Some Basic Linux Commands

SSH or Remote Use

To connect to another system from your current machine, you use ssh

ssh user@ipaddress

My username I use is jpartain89, so :

ssh jpartain89@192.168.1.10

It will ask for your users password, if your ssh keys are not setup.

SSH Keys

SSH-Key Generate

To generate SSH keys:

ssh-keygen -t rsa -b 4096

It will ask for location, hit enter for the standard default location.

If you want a password on this key, for extra extra security, you can type that in with the next option. Or, for no passphrase, just hit enter.

Hit enter again for confirmation, or retype the password if you wanted one.

Then, it’ll output the key ‘randomart’ image, which doesn’t mean much. But, the default location is ~/.ssh. It’ll tell you where.

SSH Key Location

The private key is like your front door key on your keyring. Only you have it. The public key is like the tumblers. Anyone can see it, but cannot access without your private key.

SSH-Copy-ID or Sending Your Public Key

The public key is copied to the servers that you want to access without password input. There is a program to do that. ssh-copy-id. On macOS, brew install ssh-copy-id. Linux should already have it installed.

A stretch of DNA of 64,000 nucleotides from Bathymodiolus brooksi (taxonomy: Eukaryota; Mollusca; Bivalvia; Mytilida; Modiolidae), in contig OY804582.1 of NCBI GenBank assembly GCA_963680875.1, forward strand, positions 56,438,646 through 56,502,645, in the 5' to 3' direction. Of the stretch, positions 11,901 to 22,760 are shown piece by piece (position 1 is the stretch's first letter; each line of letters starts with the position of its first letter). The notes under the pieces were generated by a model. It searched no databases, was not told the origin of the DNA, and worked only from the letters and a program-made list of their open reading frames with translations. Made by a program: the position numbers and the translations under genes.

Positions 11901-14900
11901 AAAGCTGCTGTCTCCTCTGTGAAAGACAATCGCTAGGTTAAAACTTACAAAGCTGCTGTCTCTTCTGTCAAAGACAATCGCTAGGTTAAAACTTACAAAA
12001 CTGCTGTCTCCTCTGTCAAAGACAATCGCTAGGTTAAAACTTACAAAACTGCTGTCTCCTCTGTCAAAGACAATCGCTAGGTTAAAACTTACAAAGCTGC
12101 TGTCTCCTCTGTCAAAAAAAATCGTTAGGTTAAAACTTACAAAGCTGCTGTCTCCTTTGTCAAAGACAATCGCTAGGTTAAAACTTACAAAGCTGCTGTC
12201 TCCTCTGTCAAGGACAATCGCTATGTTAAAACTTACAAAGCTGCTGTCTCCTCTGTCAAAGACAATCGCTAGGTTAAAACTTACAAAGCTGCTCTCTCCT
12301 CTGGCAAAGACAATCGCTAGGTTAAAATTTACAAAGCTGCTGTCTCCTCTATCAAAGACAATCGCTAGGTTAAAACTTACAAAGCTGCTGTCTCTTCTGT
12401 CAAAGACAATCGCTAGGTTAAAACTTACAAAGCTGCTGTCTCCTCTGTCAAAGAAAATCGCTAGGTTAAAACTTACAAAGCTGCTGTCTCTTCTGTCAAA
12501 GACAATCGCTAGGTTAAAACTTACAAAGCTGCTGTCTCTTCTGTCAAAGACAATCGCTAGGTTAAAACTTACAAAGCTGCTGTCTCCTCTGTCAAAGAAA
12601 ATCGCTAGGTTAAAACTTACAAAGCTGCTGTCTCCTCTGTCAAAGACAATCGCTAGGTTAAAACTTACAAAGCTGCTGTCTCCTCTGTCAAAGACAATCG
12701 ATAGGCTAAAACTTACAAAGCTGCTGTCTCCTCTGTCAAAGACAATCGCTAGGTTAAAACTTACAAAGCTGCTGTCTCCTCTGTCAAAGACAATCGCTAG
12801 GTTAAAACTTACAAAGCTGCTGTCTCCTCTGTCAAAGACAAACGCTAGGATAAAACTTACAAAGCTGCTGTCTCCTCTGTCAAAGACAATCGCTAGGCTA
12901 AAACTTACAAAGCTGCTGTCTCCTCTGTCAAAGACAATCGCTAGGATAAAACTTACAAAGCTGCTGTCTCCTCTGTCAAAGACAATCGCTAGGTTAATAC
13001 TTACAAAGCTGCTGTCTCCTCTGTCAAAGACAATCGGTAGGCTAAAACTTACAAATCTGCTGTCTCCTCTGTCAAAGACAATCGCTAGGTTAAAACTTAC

To send your public keys, you use

ssh-copy-id jpartain89@192.168.1.10

Or ssh-copy-id is the program, then your username @ the ip address of the computer. It’ll ask for your password, then copy the keys. Then, ssh jpartain89@192.168.1.10 and it should no longer ask for your password!

Restarting the Machine

sudo shutdown -r now

So, breakdown:

  1. shutdown - obviously is the shutdown program
  2. -r - the -r flag is for restarting.
  3. now - tells it to do it now, rather than wait. You can set times before it shutsdown or restarts, in case other users are on the machine.

Updating the Apps

sudo apt-get update && sudo apt-get upgrade -y

Breakdown:

  1. apt-get is the installing program that debian/ubuntu uses. Its a super simple means of installing in the terminal.
  2. update - obviously runs an update. This means it downloads a list or a cache of the version numbers and states of the programs in apt-get’s lists.
  3. the && means run this stuff after the last one succeeds successfully
  4. upgrade - this actually takes the programs installed by apt-get, and upgrades them.
  5. -y - basically means yes, do this without asking like normal

Whole Bash Script Logging

Ever had the absolute WORST time trying to get everything from your bash script to go to a logfile? Or Syslog? Or heck - ANYWHERE?!?

Well, this awesome bash one-liner is a wonderfully gorgeous way to be able to log to your systems Syslog, and camps at the very top of the script:

exec 1> >(logger -s -t "$(basename "$0")") 2>&1

This information was wonderfully pulled from UrbanAutomation’s website.